Kid-Code: Developmentally Appropriate Spelling

Carefully balanced, developmentally appropriate spelling lessons and expectations can keep young writers focused!

By Christen Amico


No one can deny the craziness of the English language. Derived from a plethora of cultural origins, even basic words break conventional spelling patterns. There is no easy way to explain to a five-year-old why white is spelled with ite and night is spelled ight. In my classroom, they are simply called "rule-breakers" and are sent to spelling jail! With each passing week, a new spelling pattern (and its rule-breakers) are explicitly taught. But until then, my students are expected to kid-code their writing. Kid-code is a kid-friendly term that simply describes the process in which children write down the sounds they hear in a word that they are trying to spell. It is crucial that this type of writing is encouraged, and that any written representation of a word (no matter how incorrectly spelled) is praised by an adult. Children who dislike writing often have a strong fear of misspelling words. Kid-code is a teaching strategy that will alleviate some of the pressure children feel and build stronger writers by helping students stay focused on getting their ideas on paper in the best possible manner.

The One Who Does the Work...Does the Learning!

Ample research has shown that although students can easily memorize words for a weekly spelling test, more often than not, those same words are misspelled when used in written assignments. Therefore, one can argue, that spelling is not a subject that can be equated to mere memorization. The conceptual understanding that letters (and groups of letters) form sounds is more complex than some teachers and parents realize. As children progress through school, the difficulty level of words increases and they begin to include prefixes, suffixes, and a variety of tenses. Teaching word origins, root words, and even other languages will help children to truly understand why certain words are spelled the way they are. For young writers to truly internalize these spelling practices, they must first learn to invent their own spelling by dictating the sounds they hear.

As primary students learn to sound out words and write the sounds they hear in the correct order, the notion of spelling will develop naturally. They will begin to notice patterns in their writing (cat, sat, bat) and see similarities (walk, walked, walking) which will become a large part of their spelling development. As pupils are using their kid-code, it is vital that all spellings are accepted by the teacher. Children cannot fear that their writing will be hindered by lack of conventional spelling. Sadly, many children stray from using more detailed and descriptive vocabulary in their writing because of an inability to spell their preferred words correctly.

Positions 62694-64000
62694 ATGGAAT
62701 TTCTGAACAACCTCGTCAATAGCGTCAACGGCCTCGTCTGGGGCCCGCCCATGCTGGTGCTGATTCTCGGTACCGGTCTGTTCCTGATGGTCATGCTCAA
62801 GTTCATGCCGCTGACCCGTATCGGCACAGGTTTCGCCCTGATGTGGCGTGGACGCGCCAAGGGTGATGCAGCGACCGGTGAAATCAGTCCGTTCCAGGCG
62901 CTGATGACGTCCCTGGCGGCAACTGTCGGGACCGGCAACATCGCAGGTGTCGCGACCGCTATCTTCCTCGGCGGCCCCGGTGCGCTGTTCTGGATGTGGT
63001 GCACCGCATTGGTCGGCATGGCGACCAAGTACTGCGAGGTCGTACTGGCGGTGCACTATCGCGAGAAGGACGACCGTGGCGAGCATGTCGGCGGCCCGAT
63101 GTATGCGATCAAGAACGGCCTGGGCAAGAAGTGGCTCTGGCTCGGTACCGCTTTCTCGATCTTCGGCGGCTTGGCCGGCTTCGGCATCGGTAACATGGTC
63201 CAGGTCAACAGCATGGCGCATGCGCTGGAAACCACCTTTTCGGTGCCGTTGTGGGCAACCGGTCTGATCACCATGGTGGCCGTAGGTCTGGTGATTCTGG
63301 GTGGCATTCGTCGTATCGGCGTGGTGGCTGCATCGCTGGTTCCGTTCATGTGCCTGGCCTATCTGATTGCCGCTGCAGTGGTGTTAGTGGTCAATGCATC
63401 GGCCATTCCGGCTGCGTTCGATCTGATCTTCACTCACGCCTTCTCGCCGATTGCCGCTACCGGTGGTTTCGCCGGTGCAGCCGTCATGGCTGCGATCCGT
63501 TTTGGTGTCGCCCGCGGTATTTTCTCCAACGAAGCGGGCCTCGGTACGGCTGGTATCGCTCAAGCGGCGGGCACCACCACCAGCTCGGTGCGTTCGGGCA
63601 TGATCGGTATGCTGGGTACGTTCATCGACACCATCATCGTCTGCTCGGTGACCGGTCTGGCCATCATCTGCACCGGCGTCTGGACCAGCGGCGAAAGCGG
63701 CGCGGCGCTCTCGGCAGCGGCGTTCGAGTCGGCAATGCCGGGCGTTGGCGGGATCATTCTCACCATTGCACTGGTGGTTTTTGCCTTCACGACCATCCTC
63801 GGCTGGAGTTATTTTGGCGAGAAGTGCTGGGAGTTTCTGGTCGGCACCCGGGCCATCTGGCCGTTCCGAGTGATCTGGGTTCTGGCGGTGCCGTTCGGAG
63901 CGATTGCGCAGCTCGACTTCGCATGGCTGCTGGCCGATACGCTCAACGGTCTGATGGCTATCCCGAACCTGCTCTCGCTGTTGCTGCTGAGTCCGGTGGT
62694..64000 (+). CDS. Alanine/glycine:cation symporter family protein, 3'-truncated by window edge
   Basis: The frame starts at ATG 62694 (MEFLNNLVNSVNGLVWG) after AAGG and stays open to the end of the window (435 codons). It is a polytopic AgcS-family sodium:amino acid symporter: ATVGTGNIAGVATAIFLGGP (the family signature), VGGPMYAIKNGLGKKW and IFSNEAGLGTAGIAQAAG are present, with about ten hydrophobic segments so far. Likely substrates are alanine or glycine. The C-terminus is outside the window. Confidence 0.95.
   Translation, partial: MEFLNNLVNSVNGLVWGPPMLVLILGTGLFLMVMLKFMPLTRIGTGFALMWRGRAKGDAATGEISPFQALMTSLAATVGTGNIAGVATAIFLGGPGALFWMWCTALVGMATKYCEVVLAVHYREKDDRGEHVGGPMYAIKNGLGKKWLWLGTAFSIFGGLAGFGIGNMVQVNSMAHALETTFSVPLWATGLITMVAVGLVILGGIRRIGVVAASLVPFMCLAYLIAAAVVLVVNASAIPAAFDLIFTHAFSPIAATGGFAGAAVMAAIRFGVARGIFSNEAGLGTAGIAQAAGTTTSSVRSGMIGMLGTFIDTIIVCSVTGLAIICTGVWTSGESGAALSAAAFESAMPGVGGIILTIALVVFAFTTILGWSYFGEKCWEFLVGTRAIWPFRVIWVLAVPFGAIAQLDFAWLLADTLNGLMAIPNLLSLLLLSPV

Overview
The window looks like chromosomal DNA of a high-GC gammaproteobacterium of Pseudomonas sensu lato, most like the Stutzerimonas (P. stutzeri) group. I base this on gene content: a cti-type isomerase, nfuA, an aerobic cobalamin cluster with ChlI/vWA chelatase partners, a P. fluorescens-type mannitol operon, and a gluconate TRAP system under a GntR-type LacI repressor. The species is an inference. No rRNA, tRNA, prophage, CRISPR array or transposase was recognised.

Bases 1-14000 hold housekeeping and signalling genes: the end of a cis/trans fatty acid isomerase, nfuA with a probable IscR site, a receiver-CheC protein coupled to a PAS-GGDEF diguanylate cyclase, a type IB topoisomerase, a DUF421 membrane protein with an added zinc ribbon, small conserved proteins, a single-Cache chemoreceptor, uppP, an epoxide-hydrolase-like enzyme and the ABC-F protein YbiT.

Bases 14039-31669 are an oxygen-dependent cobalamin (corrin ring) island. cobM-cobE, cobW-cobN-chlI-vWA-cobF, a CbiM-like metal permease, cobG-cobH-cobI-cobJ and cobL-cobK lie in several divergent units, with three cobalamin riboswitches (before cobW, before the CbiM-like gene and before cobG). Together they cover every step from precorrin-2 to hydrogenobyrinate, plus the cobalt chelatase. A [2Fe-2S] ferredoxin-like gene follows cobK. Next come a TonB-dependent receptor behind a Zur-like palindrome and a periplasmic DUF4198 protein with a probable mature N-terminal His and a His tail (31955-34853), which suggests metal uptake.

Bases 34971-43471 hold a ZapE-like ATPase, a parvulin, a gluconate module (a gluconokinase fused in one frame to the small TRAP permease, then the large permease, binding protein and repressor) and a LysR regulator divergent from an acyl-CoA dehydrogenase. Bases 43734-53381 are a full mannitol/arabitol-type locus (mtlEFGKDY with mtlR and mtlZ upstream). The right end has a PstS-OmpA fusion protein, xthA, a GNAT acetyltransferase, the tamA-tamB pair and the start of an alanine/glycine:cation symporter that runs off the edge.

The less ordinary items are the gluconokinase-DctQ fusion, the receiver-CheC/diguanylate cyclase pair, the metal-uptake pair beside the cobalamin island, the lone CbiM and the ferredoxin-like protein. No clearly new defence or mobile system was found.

Direct, Explicit Instruction

Similar to any math concept, or phonic pattern, kid-code (invented spelling) must be explicitly taught. Teacher modeling is key to helping children to understand the validity of sounding out words independently. The teacher must also be consistent in his/her response to the inevitable questions on how to spell certain words. Responses such as, "How do you think it is spelled?" will help learners stay focused on using kid-code. Teacher modeling and acceptance of labeling sounds will help foster a habit of sounding out words rather than asking an adult for the correct spelling. Here are some writing assignments that will allow teachers to incorporate kid-code into the daily routine:

  • Daily message
  • Friendly letters
  • Journal
  • Response to literature
  • Labeling drawings
  • Writer's Workshop

A Balanced Approach

Of course, the teaching of specific spelling patterns is a crucial aspect of one's education and must also be explicitly taught. Many teachers and writing programs opt for teaching spelling in sets of phonic, or word families. Children learn to see that words that have similar sounds also have similar spelling patterns! A great spelling rule that often (but not always works) is "If I can spell__, I can spell ___ and ___. For example, if you can spell cat, you can spell hat and bat. Once a spelling pattern has been taught and practiced, it should no longer be kid-coded in the child's writing. Meaning, that once a spelling pattern has been given, then it is expected that it will be used correctly and applied in daily writing assignments. Spelling certainly has a important role in a primary classroom, but sometimes the content of a particular writing piece is more important than the correct spelling or grammar!

More Great Spelling Resources: 

Individualized Spelling Lists

Children in all grades can benefit from individualized spelling lists, assignments, and assessments. Although this teaching strategy requires significant time and management, it is well worth the effort. The words are meaningful, because they are self-selected from the child's own writing, and are at the developmental level. This is a terrific resource which includes strategies for all grades, PDF printables, and actual student photos.

Spelling Rules Power Point

This is a great PowerPoint Presentation giving detailed spelling rules (rule-breakers). This is a very informational presentation geared toward older students or adults who are unsure of all the rules in English.

Spelling Success

Here is a great mini-packet of beginning spelling activities for young learners. This is a sample for a complete comprehensive series aimed at developing independent spellers.

Spelling Number Words

Use this basic worksheet for first or second graders who need additional practice spelling number words. Number words are often misspelled and need extra practice for mastery!